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TV on the Radio – Return to Cookie Mountain

May 21, 2007

Of all the albums that topped the best of 2006 lists, TV on the Radio’s Return to Cookie Mountain was perhaps the most challenging and simultaneously rewarding. I was recommended the album simply on a “you would like this” basis, and alternatively the persons brother told me I would hate it. Thus, I decided it was something I needed to hear, but I put it off. I regained interest by the end of the year when I started seeing the album all over the place, in places as innocuous and simple as Rolling Stone, The Onion, and Pitchfork Media (god forgive me). Although I hate giving any more bearing to any musical criticism juggernauts, but it topped a lot of big name lists. TV on the Radio appeared on the front of Spin Magazine due to Cookie Mountain being deemed the album of the year, for one thing, and Entertainment Weekly gobbled it up too (I think it might have also been their album of the year, but I’m not 100% sure). They were on David Letterman and Jimmie Kimmel. The delay in my interest only augmented the confusion that the album gave me on first listen, but I will attest that this is one of the best albums of 2006 and worthy of all the praise it gets.

What I didn’t mention is that by the time I had acquired Return to Cookie Mountain, the album had gained almost mythical praise within my circle of music-loving acquaintances. They treated it as if it was some sort of nearly impassable wall that once traversed broke into paradise or something. Upon first listen, I was more than just skeptical, but turned off altogether. However, months later, when I had given the album numerous listens and understood it fully, I felt completely comfortable with what it was trying to say. The truth is that Return to Cookie Mountain is as much a puzzle as people say it is, and it is one of the most wildly different albums of pop to hit the mainstream in years. In a world where bands tend to get more and more disposable, TV on the Radio reaffirmed their place in the industry with this record and additionally justified all of their other music when they were more of an underground force. What I can say of this style will probably turn most people off at first, but don’t be fooled. I haven’t heard something this original in a long time, and this album sounds like little else you have heard. I can describe it as heavily beat oriented, a mix between hip-hop, alt rock and trip-hop, with distinctly haunting melodies. It’s nothing short of a miracle, or perhaps an almost unbelievably show of skill, that TV on the Radio has gotten as far as it has, because their style is so unique and at times trying.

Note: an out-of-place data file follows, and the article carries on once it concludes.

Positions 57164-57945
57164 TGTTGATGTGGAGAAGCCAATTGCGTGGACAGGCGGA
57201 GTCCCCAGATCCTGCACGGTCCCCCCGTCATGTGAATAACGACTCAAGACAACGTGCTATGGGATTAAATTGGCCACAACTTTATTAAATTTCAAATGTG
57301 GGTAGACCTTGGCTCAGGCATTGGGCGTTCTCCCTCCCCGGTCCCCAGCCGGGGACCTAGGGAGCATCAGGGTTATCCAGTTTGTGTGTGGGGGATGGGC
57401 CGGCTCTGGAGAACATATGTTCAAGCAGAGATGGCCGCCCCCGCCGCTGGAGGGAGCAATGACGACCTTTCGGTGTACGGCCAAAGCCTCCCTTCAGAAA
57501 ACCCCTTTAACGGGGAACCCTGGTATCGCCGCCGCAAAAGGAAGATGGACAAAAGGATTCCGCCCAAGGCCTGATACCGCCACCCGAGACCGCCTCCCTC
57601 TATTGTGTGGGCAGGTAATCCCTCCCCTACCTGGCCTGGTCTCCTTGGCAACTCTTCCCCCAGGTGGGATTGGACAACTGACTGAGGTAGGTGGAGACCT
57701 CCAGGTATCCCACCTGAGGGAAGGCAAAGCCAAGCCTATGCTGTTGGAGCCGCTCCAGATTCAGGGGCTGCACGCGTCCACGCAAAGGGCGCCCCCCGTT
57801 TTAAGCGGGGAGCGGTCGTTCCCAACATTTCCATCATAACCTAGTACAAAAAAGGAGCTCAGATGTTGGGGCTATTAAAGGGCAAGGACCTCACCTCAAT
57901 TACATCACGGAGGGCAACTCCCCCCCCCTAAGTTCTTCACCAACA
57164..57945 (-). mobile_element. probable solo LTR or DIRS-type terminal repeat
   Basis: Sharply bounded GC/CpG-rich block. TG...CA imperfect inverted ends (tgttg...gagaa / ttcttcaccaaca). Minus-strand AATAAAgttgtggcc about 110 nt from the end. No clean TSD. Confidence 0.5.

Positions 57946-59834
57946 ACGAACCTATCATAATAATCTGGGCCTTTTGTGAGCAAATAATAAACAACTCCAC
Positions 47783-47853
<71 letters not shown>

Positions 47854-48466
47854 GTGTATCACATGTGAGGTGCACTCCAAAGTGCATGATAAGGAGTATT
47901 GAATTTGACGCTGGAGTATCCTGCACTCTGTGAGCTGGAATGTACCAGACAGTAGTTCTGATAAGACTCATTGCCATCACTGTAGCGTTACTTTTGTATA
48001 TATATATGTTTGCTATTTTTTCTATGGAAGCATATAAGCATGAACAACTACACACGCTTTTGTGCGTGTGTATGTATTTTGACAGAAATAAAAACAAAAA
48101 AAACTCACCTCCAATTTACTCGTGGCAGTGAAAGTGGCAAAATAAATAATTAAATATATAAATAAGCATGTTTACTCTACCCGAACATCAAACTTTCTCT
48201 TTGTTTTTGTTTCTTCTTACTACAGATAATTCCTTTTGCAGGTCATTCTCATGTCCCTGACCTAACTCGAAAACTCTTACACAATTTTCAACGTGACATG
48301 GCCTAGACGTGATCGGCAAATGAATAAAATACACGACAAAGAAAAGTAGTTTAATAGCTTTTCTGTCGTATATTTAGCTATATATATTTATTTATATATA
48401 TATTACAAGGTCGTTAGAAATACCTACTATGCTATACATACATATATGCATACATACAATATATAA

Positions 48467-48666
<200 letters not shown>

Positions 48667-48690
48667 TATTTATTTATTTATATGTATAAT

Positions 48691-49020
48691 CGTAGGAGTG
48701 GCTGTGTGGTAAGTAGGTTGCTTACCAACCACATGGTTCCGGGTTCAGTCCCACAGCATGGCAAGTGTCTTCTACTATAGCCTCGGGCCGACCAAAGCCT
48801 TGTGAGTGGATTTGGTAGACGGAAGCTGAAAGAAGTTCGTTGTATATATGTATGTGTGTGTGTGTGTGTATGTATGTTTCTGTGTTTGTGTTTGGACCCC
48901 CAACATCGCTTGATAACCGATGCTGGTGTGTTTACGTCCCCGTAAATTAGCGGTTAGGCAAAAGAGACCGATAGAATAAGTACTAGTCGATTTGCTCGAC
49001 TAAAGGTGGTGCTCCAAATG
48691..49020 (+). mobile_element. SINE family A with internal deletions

For that reason, it might be best to work backwards to truly put together all of the pieces. Although I Was A Lover might be one of the albums finest moments, the fact that it comes as a first track is downright discombobulating. The albums “hit” is Wolf Like Me, an upbeat, rocking, dark masterpiece that puts a lot of what the album has to say out on the table without quite digging in. But that doesn’t make it any less amazing. This is the finest example of the groups dynamic lyrics. Tunde Adebimpe and Kyp Malone team up for a wonderful, although not unique, rhythmic vocal style that breaths life into the record and acts as just as key of a role as any other instrument. A good chunk of the albums appeal is actually in the vocals and the lyrics, which are always well focused poetry. Especially breaking are the vocals in Blues From Down Here, “rue the pin/drop it in/let it wash away,” sang in a singsong repetition over a completely destructive backdrop of music. This great line is not unique. The lyrics are just as impressive as the voices that sing them, and the description of a clone in I Was A Lover as well as the momentous Tonight are both highlights.

The continuous blossoming of this album is what makes it so worthwhile, and half the fun is letting it burrow into your head progressively. Every song on the album is key to the overall picture, which I think very few albums can vouch for. Even the weakest track, A Method, is sly and quite infectious rhythm. And what the big picture is could be explained as an urban odyssey of the soul, and an exploration into the psyche of the human mind. This may sound pretentious, but really who am I to judge what this album is really about with lyrics so cryptic and deep? And it never repeats itself either. Every song is singular. The final shoegaze rush of Wash The Day Away is just as shocking as the slamming railroad gospel Let The Devil in midway down the line, and as fun as filled with tension as Playhouses. Sometimes the album surfaces with something a little more positive like I Was A Lover and Providence, but the music is best at it’s darkest, particularly Wolf Like Me, Blues From Down Here, and Hours.

I guess the biggest complaint I have about Return to Cookie Mountain is it is kind of hard to get through in one listen, but no doubt this is in my top five for last year. Once again, you can’t let it slip through your fingers just because of what comes out on the first listen. I did that and it remained under my radar for months. Just try to keep an open mind and let the melodies and great vocals surface. This isn’t easy, but in the end more than worth it.

Also, I did a top fifty albums list on my RYM. Check it out, maybe.

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